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The Great War (1914-1918) Forum

'Hun' in 19th Century poetry


yperman

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I had always assumed that 'Hun' was a Great War invention till I found in T. Gray's  poem "Hohenlinden" which has the line 'With furious Frank and fiery Hun'. It does not seem to be derogatory - the poem celebrates a victory by German speaking people - and surely it is fair to say in the mid 19th century British public sentiment was pro German speaking lands - the British Royal House of Hanover, France the default enemy etc. I wonder where 'Hun' comes from?

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Didn't we learn about Huns in European History at School?  A tribe that came from Hungary, or some other Eastern bit of Europe?  Ages ago (also, ages ago since I went to School!).

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Latin hunni or huni 4th century 

Old English  Huna 8th century

OED

 

Glaswegian,  The Huns 1985.

Fact.

Edited by Dai Bach y Sowldiwr
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I have just noticed I put Gray as the poet when it is in fact Campbell. But I thought the Huns were not a Teutonic race?

53 minutes ago, Dai Bach y Sowldiwr said:

Latin hunni or huni 4th century 

Old English  Huna 

 

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Campbells poem is about the Battle of Hohenlinden in 1800 when the French defeated the combined forces of Austria and Bavaria for whom he uses the ‘shorthand’ Hun. Certainly he isn’t using the word in a pejorative sense indeed I cannot see that much evidence of Hun being used as such over the next 100 years or so. In fact Kaiser Wilhelm II seems to have enjoyed making the comparison between the Asiatic hordes and his own German Army.

 

I cannot say definitively why Hun assumed such a derogatory meaning by the British in particular but can offer an observation. In August 1914 the British Government and press made much of  German atrocities in Belgium and Northern France and at some length portrayed the enemy as uncivilized barbarians happy to destroy iconic cultural sites of Western Civilisation  such as the library at Leuven and Rheims Cathederal.  As the German Army swept towards Paris it was of course defeated on the Marne. Following this victory, British newspapers compared this great victory to the defeat of the barbarian Attila and his Huns by the Roman Empire in 451 at Chalons which is also on the river Marne. Subsequently this comparison gained credence particularly when writers such as Rudyard Kipling took up this tale t of how 1600 years later the westward movement of the barbarian had one more been halted by the civilized armies of the west.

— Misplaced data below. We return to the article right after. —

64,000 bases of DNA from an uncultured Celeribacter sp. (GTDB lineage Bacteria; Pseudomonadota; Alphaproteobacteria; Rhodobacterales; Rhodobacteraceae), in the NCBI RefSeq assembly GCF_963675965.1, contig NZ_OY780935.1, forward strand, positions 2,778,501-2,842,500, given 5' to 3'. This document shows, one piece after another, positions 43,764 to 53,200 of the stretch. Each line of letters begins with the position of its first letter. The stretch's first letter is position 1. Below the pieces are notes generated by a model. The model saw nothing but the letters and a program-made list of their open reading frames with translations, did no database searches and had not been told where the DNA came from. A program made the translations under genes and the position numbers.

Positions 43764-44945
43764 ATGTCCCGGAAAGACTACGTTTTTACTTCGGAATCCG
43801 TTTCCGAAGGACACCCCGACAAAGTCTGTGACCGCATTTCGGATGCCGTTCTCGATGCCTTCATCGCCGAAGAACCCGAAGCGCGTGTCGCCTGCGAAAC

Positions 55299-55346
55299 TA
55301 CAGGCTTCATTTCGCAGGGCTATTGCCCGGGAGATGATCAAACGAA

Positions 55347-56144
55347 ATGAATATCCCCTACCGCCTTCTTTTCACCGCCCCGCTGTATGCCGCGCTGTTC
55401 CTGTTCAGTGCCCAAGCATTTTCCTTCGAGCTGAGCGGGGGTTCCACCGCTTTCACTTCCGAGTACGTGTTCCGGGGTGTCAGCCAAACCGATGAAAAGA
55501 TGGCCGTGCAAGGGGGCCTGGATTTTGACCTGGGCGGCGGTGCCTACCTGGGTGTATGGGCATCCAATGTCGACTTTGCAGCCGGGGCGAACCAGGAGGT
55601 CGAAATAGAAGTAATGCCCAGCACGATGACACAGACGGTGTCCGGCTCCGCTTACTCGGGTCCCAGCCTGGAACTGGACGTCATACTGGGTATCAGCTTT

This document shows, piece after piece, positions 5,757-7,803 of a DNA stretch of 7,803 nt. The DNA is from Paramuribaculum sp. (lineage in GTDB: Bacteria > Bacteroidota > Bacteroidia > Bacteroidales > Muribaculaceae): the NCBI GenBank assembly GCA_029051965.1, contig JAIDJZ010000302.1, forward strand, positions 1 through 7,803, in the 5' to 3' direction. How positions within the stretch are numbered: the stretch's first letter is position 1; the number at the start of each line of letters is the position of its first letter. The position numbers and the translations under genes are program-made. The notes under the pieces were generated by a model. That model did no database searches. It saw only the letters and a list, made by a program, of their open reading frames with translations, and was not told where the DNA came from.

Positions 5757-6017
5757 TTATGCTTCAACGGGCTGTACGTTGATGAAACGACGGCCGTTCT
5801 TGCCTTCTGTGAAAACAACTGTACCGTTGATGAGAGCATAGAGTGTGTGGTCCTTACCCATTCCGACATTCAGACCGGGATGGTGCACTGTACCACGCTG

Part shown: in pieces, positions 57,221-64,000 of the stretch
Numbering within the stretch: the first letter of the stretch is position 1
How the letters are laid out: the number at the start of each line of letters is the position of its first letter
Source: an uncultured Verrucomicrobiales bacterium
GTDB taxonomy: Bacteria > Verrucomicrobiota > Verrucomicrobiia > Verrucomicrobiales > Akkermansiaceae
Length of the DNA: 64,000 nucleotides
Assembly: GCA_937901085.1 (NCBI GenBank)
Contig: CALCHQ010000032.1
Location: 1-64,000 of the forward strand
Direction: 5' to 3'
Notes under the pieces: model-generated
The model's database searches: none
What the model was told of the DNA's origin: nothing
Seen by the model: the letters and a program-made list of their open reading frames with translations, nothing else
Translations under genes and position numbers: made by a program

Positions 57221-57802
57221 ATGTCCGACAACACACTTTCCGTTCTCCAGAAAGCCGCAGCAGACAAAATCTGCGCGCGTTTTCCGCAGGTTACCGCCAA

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The OED entry is a bit of a rabbit hole (hopefully the link works). Campbell's Hohenlinden appears in section A2.

 

ilkley, the dictionary agrees with your link between Wilhelm and the Asiatic hordes. It even suggests that Wilhelm's comparison of German troops to the historical Huns may have precipitated the adoption of the word into English to refer to barbaric Germans.

 

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21 hours ago, knittinganddeath said:

The OED entry is a bit of a rabbit hole (hopefully the link works). Campbell's Hohenlinden appears in section A2.

 

The use of Hun seems to have rapidly become an epithet for the behaviour of the German Army and I presume by extension Germans as a whole. I suppose we cannot be too surprised at this given the manner in which words like 'woke' and 'gammon'  have become popular terms of abuse in the so called 'Culture Wars'. 

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I seem to remember the Kaiser is supposed to have urged his troops to 'behave like Huns' in China, in reply to the atrocities committed by the Boxers around 1900.

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